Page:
1. Recognize, reward and respect your employees. Too many bosses think that money will motivate their employees to perform well. Money will get you into the game, but it will have no impact on performance. If you really want to motivate your employees, acknowledge their accomplishments—and do so publicly.
This costs you and the company nothing, but it results in employees who are proud of their accomplishments and who will continue to work to earn your approval and praise. Celebrating even small successes will improve employees’ self-esteem and lead to bigger successes.
2. Hire for attitude, then train for skills. Technical skills can be learned, good attitudes cannot. Hire people you can motivate and who enjoy working with people. Then train and nurture them. Give them the tools they need to do their jobs—and to do them well. And don’t micromanage your employees; doing so will kill their creative-thinking and problem-solving efforts.
3. Terminate non-performing employees; they are a cancer in your organization. They either do their jobs poorly, or they don’t do them at all. Those employees often have negative attitudes that drag down other members of your team. Get rid of these people as quickly as possible.
4. Set clearly defined goals. Establish a game plan for the year that revolves around measurable goals and target dates. To simply say, “We will increase bookings,” is not enough to increase performance. On the other hand, if you set a goal of increasing bookings by 20 percent, it gives employees a specific target.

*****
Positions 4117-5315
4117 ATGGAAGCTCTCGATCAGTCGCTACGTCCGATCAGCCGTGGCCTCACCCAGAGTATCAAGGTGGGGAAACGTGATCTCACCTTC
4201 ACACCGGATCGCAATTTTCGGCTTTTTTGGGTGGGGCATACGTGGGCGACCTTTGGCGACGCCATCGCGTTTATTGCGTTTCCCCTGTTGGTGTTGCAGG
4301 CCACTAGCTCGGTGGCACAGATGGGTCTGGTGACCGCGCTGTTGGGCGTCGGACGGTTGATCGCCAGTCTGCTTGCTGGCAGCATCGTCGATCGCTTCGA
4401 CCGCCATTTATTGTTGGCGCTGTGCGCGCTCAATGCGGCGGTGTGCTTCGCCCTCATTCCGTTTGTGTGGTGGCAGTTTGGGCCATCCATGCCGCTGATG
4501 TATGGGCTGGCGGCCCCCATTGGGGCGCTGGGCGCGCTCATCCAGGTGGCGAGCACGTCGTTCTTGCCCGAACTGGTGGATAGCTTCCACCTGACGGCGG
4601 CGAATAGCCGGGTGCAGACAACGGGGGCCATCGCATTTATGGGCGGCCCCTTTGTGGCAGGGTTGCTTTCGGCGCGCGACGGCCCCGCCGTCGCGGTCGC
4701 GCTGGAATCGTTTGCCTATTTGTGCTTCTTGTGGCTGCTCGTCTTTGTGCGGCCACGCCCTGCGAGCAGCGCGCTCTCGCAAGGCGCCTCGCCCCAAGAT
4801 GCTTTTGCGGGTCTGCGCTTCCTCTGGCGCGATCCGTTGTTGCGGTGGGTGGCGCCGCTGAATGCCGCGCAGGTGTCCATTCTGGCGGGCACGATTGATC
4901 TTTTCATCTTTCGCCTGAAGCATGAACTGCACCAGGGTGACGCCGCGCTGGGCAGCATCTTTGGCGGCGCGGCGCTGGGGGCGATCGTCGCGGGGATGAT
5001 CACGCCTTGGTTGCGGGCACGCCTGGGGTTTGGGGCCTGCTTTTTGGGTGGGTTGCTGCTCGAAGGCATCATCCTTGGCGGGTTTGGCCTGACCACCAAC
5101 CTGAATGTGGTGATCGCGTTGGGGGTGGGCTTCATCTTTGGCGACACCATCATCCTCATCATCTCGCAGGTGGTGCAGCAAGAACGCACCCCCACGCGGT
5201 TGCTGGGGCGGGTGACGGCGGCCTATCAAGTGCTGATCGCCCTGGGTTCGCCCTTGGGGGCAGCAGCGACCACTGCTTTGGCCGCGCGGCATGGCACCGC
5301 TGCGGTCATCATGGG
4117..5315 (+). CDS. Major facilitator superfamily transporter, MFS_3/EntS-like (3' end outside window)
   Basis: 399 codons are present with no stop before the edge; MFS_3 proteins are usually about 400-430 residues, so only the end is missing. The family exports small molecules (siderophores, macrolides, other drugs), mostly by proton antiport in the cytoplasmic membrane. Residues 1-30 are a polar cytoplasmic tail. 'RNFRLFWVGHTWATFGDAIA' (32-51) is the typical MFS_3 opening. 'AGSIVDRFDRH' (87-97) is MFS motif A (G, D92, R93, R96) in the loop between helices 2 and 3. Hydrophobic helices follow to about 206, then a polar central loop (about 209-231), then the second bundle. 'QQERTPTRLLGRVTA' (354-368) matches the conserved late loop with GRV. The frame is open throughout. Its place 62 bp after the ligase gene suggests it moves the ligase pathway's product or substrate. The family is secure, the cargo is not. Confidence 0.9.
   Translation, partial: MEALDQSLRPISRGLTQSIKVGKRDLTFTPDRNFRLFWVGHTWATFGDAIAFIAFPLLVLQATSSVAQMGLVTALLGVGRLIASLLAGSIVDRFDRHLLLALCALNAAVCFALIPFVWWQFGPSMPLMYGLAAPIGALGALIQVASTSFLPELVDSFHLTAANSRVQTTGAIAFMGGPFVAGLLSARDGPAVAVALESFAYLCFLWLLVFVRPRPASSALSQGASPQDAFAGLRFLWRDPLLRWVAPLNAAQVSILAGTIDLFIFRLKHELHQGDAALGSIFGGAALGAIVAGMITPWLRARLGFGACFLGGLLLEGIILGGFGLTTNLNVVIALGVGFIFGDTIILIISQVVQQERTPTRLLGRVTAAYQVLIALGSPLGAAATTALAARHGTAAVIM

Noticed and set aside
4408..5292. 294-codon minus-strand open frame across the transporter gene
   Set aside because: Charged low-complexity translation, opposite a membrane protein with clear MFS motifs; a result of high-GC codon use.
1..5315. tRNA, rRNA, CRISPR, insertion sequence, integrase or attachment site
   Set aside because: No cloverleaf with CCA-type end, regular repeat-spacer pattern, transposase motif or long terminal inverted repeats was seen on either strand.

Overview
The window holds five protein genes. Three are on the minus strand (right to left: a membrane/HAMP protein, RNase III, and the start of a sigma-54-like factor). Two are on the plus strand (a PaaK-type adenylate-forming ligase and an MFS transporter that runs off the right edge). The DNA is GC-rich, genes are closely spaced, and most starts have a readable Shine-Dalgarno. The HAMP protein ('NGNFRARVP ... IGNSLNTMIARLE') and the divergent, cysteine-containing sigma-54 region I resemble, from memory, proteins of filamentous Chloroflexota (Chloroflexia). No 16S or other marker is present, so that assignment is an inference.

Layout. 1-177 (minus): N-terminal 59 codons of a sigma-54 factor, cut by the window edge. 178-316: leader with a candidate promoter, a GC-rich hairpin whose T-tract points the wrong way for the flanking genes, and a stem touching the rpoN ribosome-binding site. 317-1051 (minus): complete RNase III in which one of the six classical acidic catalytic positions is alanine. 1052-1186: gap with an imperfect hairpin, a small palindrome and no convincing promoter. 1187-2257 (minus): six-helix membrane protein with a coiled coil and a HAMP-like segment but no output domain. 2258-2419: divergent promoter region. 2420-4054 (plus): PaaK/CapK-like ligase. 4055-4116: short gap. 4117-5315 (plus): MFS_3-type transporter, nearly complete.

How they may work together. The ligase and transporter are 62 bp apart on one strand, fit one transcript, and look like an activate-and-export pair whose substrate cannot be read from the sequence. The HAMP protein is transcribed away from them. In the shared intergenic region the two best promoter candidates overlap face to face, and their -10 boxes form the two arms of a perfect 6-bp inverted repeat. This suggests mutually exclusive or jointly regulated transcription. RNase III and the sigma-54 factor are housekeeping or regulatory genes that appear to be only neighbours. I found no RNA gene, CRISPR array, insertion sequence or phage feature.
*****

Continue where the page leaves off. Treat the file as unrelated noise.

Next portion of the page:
5. Maximize your employees’ potential. Empower them to make quick decisions that will keep your clients coming back to you. Support their use of empowerment and trust them to do the right thing for your customers.
6. Listen to your employees. They are the experts when it comes to improving your products and services. The suggestions they will make, if asked, will help to reduce costs, improve operations and add to your company’s profits.
7. Take a good look at your own skills. Are your managerial skills what they should be? You should spend a minimum of 20 hours each year developing and improving your leadership skills. Don’t wait for the company to pay for any courses you want to take; set money aside each year and pay for the programs yourself, if necessary. It’s an investment you won’t regret.
John Tschohl, the internationally recognized service strategist, is founder and president of the Service Quality Institute in Minneapolis, Minnesota. Described by USA Today, Time and Entrepreneur as a “customer service guru,” he has written several books on customer service and has developed more than 26 customer-service training programs that have been distributed throughout the world. John’s monthly strategic newsletter is available online at www.customer-service.com.